Tuesday, December 13, 2011

here is a gag-me article

Horse training and horse riding is nowadays all about the gadget that can fix your lack of ability to ride your horse.  Don't take lessons, don't learn how to ride a horse into your hand or otherwise learn any horsemanship.  Just pull its head down, put on some bigger spurs and voila! you too are ready to show!

In defense of people who use a PROPERLY ADJUSTED running martingale - when it is properly adjusted it cannot be used to pull the horse's head down, it does not engage until the horse is above the bit and its purpose is to help manage a horse that will go above the bit and bolt or will knock you out of the saddle when it gets excited.  It is, in my opinion, a safety device and not a training device.

However, The American Quarter Horse Association is advocating martingales short enough to pull a head down (also known as a training fork) and drawreins in the hands of people who cannot possible know how to use them because getting the head DOWN is the total goal of training horses these days.
Excuse me while I go throw up and here is the link from the AQHA.
http://americashorsedaily.com/martingales-and-drawreins/ 

7 comments:

  1. ugh. I agree. Gag me ... or better yet, poke my eye out with a spoon. I use a running martingale on very green/young horses and like you said it is adjusted quite long so it only comes into effect if I get into trouble. Otherwise, it does nothing. Just a safety device. I've never found a need for draw reins but I do understand in special situations with an experienced rider that they may be somewhat of a help. But this article? WTF?!?!? WTF.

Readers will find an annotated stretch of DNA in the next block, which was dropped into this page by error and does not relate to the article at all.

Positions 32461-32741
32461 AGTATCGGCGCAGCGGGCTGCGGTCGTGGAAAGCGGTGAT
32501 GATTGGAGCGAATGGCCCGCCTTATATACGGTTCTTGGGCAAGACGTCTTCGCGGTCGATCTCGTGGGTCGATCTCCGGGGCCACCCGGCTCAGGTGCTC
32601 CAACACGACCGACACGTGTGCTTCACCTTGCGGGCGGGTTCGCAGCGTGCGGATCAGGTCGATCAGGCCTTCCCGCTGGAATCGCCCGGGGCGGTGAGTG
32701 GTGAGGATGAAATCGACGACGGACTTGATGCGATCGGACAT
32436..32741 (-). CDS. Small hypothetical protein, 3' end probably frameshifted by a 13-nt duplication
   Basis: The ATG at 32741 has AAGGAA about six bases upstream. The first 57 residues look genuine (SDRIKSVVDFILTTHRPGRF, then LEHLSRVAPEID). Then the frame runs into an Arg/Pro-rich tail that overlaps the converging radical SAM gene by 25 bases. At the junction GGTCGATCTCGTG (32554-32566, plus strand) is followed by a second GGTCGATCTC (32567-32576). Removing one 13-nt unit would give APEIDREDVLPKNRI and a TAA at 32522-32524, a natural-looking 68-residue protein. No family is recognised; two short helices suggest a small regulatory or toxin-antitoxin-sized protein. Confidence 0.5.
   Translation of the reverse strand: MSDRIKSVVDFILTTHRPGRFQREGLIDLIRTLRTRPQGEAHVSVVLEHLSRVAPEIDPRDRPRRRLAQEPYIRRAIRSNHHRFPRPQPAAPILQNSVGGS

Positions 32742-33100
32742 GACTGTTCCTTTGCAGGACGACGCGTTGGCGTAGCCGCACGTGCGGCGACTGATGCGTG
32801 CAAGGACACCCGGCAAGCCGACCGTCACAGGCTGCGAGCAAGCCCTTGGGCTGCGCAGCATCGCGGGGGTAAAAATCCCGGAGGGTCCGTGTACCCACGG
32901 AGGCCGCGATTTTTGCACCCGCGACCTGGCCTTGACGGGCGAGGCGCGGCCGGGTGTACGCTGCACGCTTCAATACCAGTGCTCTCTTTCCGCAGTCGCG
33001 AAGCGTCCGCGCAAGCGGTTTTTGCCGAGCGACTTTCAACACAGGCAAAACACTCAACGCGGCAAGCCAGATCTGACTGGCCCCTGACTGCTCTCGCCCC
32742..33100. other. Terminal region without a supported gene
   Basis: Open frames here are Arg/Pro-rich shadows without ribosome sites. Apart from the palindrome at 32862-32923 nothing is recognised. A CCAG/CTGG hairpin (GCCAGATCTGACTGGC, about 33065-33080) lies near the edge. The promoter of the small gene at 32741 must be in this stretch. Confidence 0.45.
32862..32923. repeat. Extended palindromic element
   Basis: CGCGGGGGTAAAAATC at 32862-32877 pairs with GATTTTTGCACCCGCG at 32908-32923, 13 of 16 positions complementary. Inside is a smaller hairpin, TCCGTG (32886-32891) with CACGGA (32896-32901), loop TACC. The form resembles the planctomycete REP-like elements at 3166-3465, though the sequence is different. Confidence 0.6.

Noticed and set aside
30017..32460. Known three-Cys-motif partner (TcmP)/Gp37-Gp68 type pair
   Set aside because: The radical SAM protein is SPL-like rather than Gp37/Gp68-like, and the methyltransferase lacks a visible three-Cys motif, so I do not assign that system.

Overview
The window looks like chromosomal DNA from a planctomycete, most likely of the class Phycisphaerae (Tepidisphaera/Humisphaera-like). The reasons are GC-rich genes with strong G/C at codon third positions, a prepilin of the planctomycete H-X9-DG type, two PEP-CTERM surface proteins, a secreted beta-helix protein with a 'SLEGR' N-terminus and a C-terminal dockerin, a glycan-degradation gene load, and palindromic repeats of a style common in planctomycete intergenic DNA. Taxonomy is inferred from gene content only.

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  2. Wow, way to give people the confidence to use potentially harmful training aids without the help of a more experienced rider/professional. I'll admit, as much as I don't like it (I have a thing against 'training aids' even though I understand and have reaped the benefits of some when used properly) I do jump Cadence in a running. However, it's adjusted so that even when she has her head up it won't pull. Only when she truly THROWS her head, will it even engage. That way it's only in the way when she decides to grab the bit, and we can correct other 'head issues' properly without just cranking her neck. Sorry about the rant; I just hate seeing these things used incorrectly.

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  3. I love that instead of seeking the advice of a vet or chiropractor, they suggest solving physical problems with extra pads or liniment. Really?

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  4. Boooo. Thankfully, the commenters make some great points. What a shortsighted article, to say the least.

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  5. I saw that one today, too. I quit reading about half way through the article. Such a shame, the AQHA often has pretty good articles.

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